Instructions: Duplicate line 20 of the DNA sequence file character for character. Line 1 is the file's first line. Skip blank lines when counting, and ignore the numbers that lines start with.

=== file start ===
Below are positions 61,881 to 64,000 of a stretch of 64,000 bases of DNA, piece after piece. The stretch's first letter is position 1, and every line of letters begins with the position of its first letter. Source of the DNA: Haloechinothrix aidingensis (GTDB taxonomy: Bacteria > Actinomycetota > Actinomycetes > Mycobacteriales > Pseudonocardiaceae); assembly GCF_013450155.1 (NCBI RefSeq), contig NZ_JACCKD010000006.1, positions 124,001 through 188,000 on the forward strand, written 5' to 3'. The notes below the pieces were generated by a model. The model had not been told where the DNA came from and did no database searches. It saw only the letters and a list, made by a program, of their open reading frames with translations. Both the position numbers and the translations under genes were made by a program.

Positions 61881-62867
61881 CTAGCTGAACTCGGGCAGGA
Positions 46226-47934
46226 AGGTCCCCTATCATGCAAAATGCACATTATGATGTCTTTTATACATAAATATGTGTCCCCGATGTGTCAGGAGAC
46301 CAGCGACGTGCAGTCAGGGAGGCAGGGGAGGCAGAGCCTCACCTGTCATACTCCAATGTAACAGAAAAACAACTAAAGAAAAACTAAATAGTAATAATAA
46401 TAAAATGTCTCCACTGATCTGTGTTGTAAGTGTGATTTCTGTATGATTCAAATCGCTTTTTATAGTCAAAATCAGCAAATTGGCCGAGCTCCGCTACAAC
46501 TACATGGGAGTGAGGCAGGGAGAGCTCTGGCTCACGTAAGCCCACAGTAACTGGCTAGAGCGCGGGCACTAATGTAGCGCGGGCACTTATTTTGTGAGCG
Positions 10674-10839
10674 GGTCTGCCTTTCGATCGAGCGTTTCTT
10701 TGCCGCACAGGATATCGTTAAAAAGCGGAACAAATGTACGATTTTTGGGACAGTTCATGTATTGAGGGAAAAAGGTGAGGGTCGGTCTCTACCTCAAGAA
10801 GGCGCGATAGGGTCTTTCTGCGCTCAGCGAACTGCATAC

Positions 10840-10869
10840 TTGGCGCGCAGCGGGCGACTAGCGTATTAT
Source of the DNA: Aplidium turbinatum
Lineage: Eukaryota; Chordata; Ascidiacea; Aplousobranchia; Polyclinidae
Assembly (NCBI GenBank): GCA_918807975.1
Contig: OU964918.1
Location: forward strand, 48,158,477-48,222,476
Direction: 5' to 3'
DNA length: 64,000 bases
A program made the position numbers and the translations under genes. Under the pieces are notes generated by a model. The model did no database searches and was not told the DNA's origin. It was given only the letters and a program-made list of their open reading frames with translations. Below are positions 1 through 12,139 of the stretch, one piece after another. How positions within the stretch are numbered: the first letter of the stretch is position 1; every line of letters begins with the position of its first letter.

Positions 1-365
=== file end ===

Direction: 5' to 3'